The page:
Determining which ratios are high and which ones are low depends greatly on the specific industry, so for the percent earned on operating property to be useful, companies have to compare both the competition and current trends.

Operating revenue to operating property ratio

Whether a company is able to actually make any money by using its operating property is something that managers, investors, lenders, and pretty much everyone else want to know. Because companies use operating property to generate operating revenues, they calculate the operating revenue to operating property ratio like this:


Work through these steps to use this equation:

  1. Find the operating revenue on the income statement and the operating property in the assets portion of the balance sheet.

  2. Divide the operating revenue by the operating property.

Having an asset that doesn’t do anything to generate earnings is a waste of money. Particularly for companies that have large purchases with long-term usage, determining whether or not those large purchases are generating enough revenues to make them worth the interest expense is a pretty big deal.

The appropriate value of this ratio depends a lot on the specific industry the company works in, so for the ratio to be useful, companies have to compare their ratio to those of their competitors as well as watch for annual trends.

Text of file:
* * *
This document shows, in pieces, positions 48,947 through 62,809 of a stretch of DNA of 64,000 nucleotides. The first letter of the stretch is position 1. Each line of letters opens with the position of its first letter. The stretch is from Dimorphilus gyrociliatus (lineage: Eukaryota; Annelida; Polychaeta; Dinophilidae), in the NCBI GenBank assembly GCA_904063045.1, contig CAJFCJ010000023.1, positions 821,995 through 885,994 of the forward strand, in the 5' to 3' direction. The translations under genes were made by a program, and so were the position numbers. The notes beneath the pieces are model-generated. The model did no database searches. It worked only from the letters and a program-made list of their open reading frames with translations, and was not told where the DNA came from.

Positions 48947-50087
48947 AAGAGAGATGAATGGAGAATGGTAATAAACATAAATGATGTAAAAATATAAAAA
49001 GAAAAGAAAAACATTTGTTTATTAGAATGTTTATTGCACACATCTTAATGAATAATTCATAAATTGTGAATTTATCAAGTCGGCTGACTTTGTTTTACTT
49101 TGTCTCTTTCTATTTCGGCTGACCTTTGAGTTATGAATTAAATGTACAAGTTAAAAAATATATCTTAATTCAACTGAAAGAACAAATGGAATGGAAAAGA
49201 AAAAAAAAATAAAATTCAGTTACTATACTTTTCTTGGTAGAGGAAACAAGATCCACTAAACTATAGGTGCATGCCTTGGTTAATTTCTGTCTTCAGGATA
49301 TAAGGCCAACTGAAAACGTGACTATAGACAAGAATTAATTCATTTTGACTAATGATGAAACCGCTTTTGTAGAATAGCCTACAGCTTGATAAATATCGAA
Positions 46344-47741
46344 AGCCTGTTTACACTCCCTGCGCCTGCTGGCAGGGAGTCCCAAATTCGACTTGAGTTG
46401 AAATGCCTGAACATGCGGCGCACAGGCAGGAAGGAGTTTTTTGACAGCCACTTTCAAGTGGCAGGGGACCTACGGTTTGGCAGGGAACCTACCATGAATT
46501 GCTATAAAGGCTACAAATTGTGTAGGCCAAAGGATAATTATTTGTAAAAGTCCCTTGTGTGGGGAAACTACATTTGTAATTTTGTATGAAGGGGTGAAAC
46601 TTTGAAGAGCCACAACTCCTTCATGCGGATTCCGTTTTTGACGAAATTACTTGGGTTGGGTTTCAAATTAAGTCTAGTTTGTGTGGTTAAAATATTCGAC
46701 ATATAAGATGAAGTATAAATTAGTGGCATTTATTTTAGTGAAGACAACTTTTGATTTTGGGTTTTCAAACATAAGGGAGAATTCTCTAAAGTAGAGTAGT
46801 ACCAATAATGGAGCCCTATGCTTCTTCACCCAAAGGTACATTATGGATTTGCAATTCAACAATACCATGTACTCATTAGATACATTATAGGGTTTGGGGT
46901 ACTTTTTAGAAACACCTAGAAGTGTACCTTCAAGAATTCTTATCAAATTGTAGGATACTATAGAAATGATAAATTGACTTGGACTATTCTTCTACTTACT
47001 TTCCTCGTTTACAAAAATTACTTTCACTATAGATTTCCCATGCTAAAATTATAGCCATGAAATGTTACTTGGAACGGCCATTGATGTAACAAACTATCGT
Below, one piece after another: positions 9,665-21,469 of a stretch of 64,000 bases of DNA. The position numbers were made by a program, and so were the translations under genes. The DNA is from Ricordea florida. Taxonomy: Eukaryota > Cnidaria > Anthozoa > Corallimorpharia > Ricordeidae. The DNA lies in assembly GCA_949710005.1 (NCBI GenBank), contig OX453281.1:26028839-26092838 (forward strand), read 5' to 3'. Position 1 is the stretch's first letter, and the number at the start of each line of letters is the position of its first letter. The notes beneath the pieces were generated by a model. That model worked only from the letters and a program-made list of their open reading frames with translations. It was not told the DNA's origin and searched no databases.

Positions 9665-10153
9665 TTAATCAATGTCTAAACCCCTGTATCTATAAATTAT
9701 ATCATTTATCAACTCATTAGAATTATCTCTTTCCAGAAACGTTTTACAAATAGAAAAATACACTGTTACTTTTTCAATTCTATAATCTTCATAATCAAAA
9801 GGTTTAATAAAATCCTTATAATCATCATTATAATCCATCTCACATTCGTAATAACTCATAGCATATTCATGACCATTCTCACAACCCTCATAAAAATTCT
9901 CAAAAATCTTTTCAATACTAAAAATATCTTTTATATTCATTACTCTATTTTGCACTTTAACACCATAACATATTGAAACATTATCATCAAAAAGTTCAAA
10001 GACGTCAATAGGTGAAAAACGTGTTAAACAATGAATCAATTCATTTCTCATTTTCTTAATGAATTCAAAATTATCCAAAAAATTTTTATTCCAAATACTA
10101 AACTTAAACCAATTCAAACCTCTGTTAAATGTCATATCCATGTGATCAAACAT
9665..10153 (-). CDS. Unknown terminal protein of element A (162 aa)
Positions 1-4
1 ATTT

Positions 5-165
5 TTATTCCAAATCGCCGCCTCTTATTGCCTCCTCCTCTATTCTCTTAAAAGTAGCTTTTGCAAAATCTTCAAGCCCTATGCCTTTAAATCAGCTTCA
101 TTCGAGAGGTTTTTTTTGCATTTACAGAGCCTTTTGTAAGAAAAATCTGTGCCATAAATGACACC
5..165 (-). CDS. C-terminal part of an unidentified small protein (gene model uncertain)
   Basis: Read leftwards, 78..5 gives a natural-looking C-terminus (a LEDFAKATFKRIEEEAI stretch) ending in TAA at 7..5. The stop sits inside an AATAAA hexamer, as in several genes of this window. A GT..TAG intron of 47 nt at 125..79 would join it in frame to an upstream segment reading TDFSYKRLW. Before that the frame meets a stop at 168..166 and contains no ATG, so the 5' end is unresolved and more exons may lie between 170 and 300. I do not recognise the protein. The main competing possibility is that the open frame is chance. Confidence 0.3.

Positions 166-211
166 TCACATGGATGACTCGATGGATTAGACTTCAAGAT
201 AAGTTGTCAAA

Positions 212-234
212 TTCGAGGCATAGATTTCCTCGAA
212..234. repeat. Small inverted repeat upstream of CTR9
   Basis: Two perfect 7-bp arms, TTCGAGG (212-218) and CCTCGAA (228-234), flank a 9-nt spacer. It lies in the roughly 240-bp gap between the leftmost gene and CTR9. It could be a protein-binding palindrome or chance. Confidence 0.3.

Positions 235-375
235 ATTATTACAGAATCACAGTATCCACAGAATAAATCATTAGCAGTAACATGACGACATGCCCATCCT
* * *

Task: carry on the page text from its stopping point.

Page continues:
The operating revenue to operating property ratio should always be higher than the percent earned on operating property (see the preceding section). If the percent earned on operating property is very much lower than the operating revenue to operating property ratio, the company may be experiencing ineffective asset management in nonoperating assets or other operational efficiencies.

Long-term debt to operating property ratio

For companies that work in transportation or other industries that require a large degree of capital investment, long-term debt is a critical concern. To determine the degree of property that a company funds by using long-term debt, analysts use the long-term debt to operating property ratio:


Follow these steps to use this equation:

  1. Find the long-term debt in the liabilities portion of the balance sheet and the operating property in the assets portion of the balance sheet.

  2. Divide the long-term debt by the operating property to calculate the ratio of long-term debt to operating property.

The appropriate level for this ratio depends greatly on the potential growth of the company. When a company makes purchases of large equipment, such as buses, planes, or machines, the company increases the total capacity of its business.

But because these are such large purchases, all but the largest companies likely have to get loans to make them. So you can expect a high ratio for companies that are new or have even a moderate growth rate.

About This Article

This article is from the book:

About the book author:

Kenneth W. Boyd has 30 years of experience in accounting and financial services. He is a four-time Dummies book author, a blogger, and a video host on accounting and finance topics.